According to Col. William Forrest Crain, USA, director, DMSO, the assessment focused on three areas of inquiry: What has been accomplished to date? What still needs to be done, and what does the DMSO need to do to support the warfighter? To ensure that as much feedback could be gathered as possible, a World Wide Web site was established featuring an interactive database. The information could therefore be shared within the warfighter community to determine whether the appropriate issues were being identified, Col. Crain relates.

Of the 115 tasks that were outlined in the office’s former master plan, created in 1995, the community’s consensus was that 20 had been accomplished or will be sustained by continued work. Survey participants agreed that no progress had been made on only one task, and the remaining items showed some progress, the colonel offers.

This is an optimum time to be conducting this type of reassessment, Col. Crain believes, because the services are operating under a new administration and a strategic review of the military is underway. In addition, work on accomplishing the goals set in Joint Vision 2020 has begun. “So, if it makes sense that simulation is going to complement these, then it makes sense to do the assessment and support it,” he indicates.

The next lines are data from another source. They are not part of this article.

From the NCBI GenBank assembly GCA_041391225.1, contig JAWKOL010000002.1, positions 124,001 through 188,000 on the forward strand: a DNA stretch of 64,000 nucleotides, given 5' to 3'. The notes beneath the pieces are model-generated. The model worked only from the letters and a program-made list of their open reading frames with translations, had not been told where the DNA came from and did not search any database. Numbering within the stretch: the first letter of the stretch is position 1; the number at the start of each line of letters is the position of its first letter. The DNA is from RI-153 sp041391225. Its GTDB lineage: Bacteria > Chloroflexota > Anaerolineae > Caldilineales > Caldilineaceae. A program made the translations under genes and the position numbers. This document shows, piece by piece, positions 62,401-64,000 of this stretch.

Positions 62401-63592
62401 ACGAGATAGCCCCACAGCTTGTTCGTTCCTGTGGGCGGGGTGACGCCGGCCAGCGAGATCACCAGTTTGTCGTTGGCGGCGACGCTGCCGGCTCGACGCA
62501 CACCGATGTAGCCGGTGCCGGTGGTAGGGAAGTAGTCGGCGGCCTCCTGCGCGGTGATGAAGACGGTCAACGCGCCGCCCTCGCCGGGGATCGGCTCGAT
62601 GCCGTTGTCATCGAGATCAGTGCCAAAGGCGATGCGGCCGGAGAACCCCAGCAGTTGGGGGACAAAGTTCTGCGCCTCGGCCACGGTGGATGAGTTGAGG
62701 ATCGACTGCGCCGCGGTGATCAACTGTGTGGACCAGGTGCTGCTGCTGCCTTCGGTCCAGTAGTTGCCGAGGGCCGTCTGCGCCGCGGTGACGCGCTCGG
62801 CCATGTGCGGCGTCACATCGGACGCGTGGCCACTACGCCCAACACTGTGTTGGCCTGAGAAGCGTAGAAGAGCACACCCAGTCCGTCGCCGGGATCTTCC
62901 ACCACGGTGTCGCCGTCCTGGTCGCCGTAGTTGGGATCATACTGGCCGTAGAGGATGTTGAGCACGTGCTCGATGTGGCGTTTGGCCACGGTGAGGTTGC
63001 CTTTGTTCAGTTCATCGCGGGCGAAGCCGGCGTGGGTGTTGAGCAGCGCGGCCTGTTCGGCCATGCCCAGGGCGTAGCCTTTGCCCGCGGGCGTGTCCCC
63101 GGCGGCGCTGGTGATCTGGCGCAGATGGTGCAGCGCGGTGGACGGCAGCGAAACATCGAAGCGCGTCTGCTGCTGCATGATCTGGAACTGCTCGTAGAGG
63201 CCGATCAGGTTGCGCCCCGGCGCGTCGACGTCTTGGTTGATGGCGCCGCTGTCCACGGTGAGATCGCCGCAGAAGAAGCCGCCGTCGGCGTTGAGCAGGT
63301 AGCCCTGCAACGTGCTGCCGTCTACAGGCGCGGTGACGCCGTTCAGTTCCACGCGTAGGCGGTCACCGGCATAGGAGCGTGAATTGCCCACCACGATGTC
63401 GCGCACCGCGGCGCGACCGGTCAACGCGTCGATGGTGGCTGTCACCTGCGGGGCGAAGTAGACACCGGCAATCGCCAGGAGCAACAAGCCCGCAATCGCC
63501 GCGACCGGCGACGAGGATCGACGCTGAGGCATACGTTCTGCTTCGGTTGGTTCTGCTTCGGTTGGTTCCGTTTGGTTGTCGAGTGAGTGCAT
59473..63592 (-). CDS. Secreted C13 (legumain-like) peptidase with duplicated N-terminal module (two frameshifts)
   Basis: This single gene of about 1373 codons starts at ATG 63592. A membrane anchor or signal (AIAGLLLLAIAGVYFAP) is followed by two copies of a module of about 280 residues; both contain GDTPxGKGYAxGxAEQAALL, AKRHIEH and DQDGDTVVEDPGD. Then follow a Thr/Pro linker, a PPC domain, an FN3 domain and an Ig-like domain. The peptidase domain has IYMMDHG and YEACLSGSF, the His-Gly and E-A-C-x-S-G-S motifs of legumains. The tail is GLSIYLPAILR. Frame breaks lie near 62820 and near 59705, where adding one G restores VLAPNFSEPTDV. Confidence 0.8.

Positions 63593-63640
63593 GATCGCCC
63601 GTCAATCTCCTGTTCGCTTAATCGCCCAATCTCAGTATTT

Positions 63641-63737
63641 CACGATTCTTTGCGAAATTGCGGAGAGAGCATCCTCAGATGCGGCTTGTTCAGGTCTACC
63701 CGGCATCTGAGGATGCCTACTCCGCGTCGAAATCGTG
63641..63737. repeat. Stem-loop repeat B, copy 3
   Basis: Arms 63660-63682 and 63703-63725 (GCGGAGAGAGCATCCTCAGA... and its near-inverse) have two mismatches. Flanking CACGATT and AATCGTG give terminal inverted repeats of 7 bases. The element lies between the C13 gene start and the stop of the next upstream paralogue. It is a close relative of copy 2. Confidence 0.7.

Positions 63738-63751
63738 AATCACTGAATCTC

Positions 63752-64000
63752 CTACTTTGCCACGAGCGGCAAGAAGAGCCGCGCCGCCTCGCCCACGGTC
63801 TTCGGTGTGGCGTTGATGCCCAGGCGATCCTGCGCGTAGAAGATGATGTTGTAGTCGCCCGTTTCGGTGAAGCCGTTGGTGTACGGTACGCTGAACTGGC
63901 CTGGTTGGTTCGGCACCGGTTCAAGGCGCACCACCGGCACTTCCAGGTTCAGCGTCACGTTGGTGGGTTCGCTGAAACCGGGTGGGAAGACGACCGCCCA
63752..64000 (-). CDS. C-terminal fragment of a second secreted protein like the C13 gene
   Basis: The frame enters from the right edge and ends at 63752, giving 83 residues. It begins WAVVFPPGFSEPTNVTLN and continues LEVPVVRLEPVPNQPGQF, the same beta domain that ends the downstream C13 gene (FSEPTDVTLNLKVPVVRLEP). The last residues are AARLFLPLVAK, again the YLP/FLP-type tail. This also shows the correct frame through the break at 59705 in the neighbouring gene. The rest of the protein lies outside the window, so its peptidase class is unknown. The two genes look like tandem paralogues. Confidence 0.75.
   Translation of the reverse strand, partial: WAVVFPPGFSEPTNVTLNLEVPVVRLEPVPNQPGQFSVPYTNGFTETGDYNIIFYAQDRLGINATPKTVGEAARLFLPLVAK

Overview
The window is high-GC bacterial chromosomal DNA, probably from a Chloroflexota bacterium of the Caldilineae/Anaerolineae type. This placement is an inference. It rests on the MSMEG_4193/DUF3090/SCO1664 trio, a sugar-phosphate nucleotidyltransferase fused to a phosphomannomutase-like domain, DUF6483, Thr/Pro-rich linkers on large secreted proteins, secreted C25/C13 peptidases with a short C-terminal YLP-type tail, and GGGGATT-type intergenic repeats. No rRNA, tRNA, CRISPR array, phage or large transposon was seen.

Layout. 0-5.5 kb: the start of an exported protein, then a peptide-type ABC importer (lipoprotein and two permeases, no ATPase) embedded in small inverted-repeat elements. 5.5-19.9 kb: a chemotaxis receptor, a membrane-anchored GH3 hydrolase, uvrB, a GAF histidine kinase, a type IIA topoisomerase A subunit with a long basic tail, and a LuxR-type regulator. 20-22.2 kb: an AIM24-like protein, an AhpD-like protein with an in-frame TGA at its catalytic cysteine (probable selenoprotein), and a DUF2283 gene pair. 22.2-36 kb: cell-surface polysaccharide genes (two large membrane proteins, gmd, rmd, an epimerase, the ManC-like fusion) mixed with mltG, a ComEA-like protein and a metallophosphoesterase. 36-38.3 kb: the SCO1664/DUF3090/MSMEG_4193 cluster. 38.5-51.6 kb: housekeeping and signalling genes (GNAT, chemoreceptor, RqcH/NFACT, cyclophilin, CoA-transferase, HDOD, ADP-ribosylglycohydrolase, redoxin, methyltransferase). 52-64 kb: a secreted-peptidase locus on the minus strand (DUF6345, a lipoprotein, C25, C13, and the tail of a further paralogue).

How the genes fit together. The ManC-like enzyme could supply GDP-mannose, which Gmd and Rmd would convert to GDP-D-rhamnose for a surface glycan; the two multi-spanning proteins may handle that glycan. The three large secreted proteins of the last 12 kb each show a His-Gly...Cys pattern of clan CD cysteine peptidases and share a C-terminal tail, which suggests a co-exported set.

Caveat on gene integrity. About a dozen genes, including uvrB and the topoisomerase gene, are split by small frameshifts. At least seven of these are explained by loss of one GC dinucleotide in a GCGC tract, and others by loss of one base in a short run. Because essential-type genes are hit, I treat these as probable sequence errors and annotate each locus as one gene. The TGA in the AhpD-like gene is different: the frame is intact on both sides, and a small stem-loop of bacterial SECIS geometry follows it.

Another reason the office is revamping its master plan is that its current plan is more than five years old. During that time, both the requirements and the technologies have changed significantly, the colonel points out. Improvements in technology have grown exponentially, while the acquisition process continues to be linear. As a result, the gap between the two is expanding and the M&S community must respond, the colonel says.